“Because of the significance of events associated with the property, the [Cultural Resources Management firm] SWCA Evaluator (in 2005) recommends commemoration of the site through designation as a California Historical Landmark,” the report states. “Such an additional designation would not be intended to preserve the present resources at the Verdugo Hills Golf Course, but to commemorate associated events through interpretation at the site, to encourage sensitive development of the overall landscape, and to accommodate visitors to the site through ease of parking, observation and meditation.”
An archaeologist will be on-site during ground excavation in the event that any resources, historic or prehistoric, are disturbed by the construction process and work needs to be halted. But during the field test excavations, no artifacts from the Tongva village site were found.
With no extant historic resources to impact, the negative impacts were found to be only aesthetic; namely, scenic vistas and resources, existing visual character, oak trees and recreation impacts. Development of “an urban housing development of parallel rows of large homes on small lots” would significantly impact the rural charm and open space of not only the neighborhood, but also the scenic highway of I-210 and La Tuna Canyon Road. In addition, the land to be developed is home to 303 oak trees and 18 western sycamores, of which 85 oaks and 11 western sycamores will be removed, with a further 31 oaks encroached upon.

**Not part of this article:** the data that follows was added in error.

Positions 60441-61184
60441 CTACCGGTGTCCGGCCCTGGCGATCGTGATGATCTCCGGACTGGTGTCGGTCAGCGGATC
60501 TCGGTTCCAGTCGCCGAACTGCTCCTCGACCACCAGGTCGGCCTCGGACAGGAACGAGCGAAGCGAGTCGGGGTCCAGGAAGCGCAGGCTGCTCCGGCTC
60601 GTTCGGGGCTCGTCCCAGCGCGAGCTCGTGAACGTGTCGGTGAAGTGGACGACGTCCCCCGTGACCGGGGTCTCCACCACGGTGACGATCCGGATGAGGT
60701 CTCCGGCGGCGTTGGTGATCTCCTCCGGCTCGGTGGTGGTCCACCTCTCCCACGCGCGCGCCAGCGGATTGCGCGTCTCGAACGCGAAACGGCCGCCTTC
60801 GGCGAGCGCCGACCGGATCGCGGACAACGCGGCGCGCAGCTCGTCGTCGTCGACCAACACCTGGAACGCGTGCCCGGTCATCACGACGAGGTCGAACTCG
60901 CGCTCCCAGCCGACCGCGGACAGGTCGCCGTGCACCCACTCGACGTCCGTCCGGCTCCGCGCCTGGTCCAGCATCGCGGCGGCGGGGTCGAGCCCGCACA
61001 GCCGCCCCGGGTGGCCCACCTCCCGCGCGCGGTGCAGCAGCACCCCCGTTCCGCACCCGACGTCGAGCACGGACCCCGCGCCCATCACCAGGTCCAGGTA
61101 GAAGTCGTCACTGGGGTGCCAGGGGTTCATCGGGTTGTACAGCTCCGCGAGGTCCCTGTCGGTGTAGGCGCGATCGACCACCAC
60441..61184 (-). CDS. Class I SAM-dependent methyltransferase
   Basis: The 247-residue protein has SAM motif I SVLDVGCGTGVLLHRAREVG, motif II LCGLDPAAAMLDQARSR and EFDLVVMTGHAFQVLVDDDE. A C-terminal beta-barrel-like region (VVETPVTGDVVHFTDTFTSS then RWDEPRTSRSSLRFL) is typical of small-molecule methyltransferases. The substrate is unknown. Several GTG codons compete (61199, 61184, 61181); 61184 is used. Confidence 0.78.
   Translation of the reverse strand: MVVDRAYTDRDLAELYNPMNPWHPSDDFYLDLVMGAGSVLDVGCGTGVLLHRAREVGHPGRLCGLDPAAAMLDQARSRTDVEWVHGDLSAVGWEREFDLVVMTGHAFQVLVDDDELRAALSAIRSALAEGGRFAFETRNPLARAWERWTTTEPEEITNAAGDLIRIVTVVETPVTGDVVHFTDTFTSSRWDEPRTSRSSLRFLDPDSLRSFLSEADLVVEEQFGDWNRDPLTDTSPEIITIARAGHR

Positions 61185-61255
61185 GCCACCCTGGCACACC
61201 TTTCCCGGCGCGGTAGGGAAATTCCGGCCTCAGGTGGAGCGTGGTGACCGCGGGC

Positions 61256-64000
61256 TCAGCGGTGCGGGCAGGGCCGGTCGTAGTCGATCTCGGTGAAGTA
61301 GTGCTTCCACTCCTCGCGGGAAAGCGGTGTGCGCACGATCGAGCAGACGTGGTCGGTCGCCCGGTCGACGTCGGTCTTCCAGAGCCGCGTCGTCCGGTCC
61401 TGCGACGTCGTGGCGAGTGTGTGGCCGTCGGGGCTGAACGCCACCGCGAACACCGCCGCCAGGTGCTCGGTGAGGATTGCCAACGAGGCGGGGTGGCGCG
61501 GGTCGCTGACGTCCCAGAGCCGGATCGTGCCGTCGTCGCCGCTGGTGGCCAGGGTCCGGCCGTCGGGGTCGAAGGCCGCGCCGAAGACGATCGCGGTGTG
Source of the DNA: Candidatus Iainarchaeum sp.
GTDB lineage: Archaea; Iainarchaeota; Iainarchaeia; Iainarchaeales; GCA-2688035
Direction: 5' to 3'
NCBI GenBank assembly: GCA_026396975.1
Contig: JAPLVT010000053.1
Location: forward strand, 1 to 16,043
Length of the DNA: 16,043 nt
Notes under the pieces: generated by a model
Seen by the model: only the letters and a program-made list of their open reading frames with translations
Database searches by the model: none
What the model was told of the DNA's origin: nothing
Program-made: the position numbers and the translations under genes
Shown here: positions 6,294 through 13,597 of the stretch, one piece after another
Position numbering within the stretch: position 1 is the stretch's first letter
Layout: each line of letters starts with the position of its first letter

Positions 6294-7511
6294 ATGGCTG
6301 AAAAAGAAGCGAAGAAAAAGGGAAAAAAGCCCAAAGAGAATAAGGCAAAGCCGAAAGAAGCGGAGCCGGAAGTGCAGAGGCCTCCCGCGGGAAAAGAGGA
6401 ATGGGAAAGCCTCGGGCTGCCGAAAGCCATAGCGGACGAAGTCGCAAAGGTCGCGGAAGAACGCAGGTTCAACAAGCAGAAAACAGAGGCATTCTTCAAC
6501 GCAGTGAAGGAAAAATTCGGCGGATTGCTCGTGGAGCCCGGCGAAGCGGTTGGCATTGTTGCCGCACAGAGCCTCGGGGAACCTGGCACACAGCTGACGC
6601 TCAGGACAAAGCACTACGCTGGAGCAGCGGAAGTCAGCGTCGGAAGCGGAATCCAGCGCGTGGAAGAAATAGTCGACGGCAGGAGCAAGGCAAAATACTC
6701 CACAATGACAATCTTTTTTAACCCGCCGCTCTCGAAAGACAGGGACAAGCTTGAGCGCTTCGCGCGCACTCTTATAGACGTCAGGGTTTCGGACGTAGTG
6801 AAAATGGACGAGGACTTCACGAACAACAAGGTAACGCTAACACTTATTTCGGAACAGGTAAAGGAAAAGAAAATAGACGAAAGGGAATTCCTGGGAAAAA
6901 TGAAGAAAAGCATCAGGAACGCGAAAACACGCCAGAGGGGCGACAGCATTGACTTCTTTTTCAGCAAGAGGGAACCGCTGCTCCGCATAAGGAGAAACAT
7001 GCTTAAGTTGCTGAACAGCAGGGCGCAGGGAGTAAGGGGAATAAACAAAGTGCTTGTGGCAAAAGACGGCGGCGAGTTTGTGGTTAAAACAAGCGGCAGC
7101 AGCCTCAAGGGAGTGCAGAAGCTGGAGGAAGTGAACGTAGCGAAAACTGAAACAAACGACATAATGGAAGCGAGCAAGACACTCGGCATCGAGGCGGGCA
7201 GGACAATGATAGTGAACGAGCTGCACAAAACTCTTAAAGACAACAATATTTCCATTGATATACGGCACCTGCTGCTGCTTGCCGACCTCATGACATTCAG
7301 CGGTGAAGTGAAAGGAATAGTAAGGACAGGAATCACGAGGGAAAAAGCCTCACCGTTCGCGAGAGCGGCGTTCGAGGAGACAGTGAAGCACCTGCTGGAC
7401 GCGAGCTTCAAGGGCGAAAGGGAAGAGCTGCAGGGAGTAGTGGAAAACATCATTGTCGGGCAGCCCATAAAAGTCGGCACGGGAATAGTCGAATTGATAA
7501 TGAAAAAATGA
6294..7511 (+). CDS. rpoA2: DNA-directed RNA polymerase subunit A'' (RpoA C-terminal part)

The negative impact on the trees will be mitigated over the next decade, with the planting and growing of new trees. The recreation spaces impact can be mitigated through paying Quimby fees, which go to the city for development of new park spaces. The scenic vistas and resources, or the beautiful views of open space, cannot be mitigated without changing the project plan.
This big, wordy chunk of EIR is just a fraction of the 2,051-page Final EIR that the public is welcome to read before the next Planning Commission meeting, where further comments will be taken.
“The City seems intent on moving forward with the project,” Stirdivant said. “Our understanding is that the next step will be a public hearing, probably in November, followed by a Planning Commission hearing early next year. This will be an opportunity for the public to once again make their feelings known to the City about the project.”
There is still ample time for anyone to voice concerns, for the first time or reiterating a previous comment, over the project or the EIR that has been published. Stirdivant, who has been following this issue since the beginning, has a few issues with the Final EIR.
“We don’t believe that all of the comments were adequately addressed in the Final EIR. There were 221 comment letters submitted on the original Draft EIR and 226 letters submitted on the two recirculations,” Stirdivant said. “We invite those who commented to review their original letters and then let the City know if they feel their comments were adequately responded to.”
The Final EIR can be found under the “6433 La Tuna Canyon Road (Formerly Verdugo Hills Golf Course) Project” at http://planning.lacity.org, by clicking the Environmental Review tab at left, and then Final EIR.